If you have a bicycle and live in London, read this book.
Wheels within wheels go round and around. I was going to write a short email to Jon Day to thank him for writing such a brilliant book about cycling and psychogeography, but it has spun into a blog post.
Cyclogeography, published by Notting Hill Editions, is a natty little cloth bound tome and a book you want to keep. My bicycle shop brother Tom the Bike of West Wales, who appeared in this blog many years ago for our Brazing Bromptons in Brentford trip will get a copy for Christmas or his birthday.
Jon Day is a one-time London cycle courier and now an academic. As someone who has had a decades-long interest in Flann O’Brien and is a devotee of De Selbyian philosophy, accompanied by a practice of quotidian velocipedal observance, I rushed out to buy Cyclogeography a few months after it was published in 2015 and it has been winking at me ever since, edging its way up my pile of unread (yesIwillwillabsolutelygettoyou) books on the shelf by my desk. It must be the power of Ubu Roi’s pataphysics that finally took me from one book to the next. I had just finished reading André Gide’s masterpiece, Les Faux-Monnayeurs (The Counterfeiters), a fictional work about love, deception, falsity, homosexuality and the search for authenticity, in which Edouard, one of the principal protagonists, a novelist, is writing a book about the same themes also called Les Faux-Monnayeurs. The picture in picture mise en abime idea, a vortex of reality and unreality twisting around itself in which the real-life Alfred Jarry, author of Ubu Roi, and wacko cyclist makes an appearance as himself. Feeling bereft after Gide, I reached for the patient pink copy of Cyclogeography only to find a thread of comforting continuity in the form of same Alfred Jarry, IRL this time, photographed on his Clément Cycle with wheels which revolved four times for every turn of his pedals. Tough stuff. But Day is tough enough to have survived for several years the grit and traffic of London courier cycling.
He drew me completely into his narrative; I felt that this was a book that had been written with me in mind, although he has absolutely no idea who I am, as it brings together so many of my cycling and literary interests. He devotes many pages to the flâneurs conceptualized by Walter Benjamin and Guy Debord, of the Situationiste Internationale, whose work inspired the British psychogeographers such as Iain Sinclair and Will Self, and Luis de Miranda, the author of Being & Neonness, which I translated and which was published last year.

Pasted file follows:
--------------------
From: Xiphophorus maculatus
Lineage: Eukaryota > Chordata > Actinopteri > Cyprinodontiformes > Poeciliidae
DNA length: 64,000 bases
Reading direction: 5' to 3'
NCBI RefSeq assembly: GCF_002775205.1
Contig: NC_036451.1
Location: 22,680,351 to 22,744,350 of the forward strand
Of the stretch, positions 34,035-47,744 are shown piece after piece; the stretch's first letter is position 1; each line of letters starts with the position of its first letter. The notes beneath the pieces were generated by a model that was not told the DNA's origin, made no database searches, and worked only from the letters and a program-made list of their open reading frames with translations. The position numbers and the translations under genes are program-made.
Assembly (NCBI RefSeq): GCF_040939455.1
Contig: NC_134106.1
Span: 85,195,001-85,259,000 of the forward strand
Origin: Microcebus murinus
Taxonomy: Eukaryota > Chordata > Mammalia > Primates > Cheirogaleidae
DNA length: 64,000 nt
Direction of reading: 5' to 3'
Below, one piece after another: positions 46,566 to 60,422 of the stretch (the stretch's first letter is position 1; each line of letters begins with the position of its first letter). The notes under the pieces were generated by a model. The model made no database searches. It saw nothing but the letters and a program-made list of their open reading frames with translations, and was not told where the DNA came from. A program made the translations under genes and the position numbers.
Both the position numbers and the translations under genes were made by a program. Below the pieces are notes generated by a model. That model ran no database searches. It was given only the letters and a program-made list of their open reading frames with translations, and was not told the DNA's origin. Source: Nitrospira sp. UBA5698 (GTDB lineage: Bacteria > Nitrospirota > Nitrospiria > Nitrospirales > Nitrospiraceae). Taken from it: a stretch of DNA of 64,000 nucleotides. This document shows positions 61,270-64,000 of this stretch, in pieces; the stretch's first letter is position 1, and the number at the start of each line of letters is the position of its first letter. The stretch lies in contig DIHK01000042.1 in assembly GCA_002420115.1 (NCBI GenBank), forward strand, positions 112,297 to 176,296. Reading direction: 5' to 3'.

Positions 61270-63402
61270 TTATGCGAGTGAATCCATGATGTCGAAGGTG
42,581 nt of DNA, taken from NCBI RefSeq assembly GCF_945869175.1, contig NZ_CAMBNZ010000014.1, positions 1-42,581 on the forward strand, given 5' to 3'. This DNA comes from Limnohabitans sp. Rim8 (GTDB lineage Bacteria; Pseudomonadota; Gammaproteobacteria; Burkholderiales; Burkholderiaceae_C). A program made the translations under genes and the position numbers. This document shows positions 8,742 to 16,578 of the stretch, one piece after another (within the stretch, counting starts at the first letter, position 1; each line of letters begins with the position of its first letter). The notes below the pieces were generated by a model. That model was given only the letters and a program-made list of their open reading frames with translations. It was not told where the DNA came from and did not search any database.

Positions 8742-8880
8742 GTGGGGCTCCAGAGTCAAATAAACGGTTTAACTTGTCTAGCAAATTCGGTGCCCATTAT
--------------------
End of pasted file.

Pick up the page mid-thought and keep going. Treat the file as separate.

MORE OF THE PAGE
Day was a cycle courier just as the profession was waning, gradually replaced by the advance of internet-driven technology; businesses no longer need mad young people on bicycles to dash across the city with a package in their shoulder bag to be delivered at breakneck speed. Day’s deliveries and journeys criss-crossing the city struck a chord with me, as I spent my first year after graduating as a white van courier driver in central London. My head was so full of French literature and philosophy that I decided all I wanted to do was to discover London in depth, which is what I did in 1983-1984. I drove a VW LT 35 white unmarked van for a company in Clapham. Two dodgy brothers who managed motorbike couriers and van delivery drivers. I’d drive every morning to an undisclosed location in the entrails of Wardour Street where underground slaves sat day and night in cubicle cells copying VHS video cassettes of Michael Jackson’s Thriller. We delivered about a quarter of a million copies to various locations around London and a warehouse in West Bromwich. The drivers’ challenge was to load a pallet of unsecured boxes and deliver it to a depot in Barlby Road via the Westway without dropping a box and in the fastest possible time. I don’t now remember if I ever won the speed challenge, but I often got there without dropping a box. I do remember, however, one morning sitting around in the despatch bay at the bottom of the ramp, waiting for a job, when in walked a bright young, besuited manager, bristling with newfound officiousness and authority. He gawped in horror when he saw me. We’d been at university together, knew each other vaguely and had both graduated a few months earlier. He was outraged that I was doing what he must have considered such a menial job for a graduate, sneering disparagingly at my casual jumper and jeans. It seemed as if he felt insulted, his status undermined by having a peer at the bottom end of the pecking order in the big company where he’d landed a management position. Whatever. I learned a lot on that job, how to reverse a van down any narrow, winding loading bay entrance and how to navigate the streets of London in double-quick time. I kept the van at the weekends and unhooked the clock, so my weekend jobs on the side were not booked to the company. One of these was taking building materials for the refurbishment of the shop at the top of Coldharbour Lane, where Brer Tom the Bike was setting up the Brixton Cycles Workers’ Cooperative, which is still going today, albeit in different premises.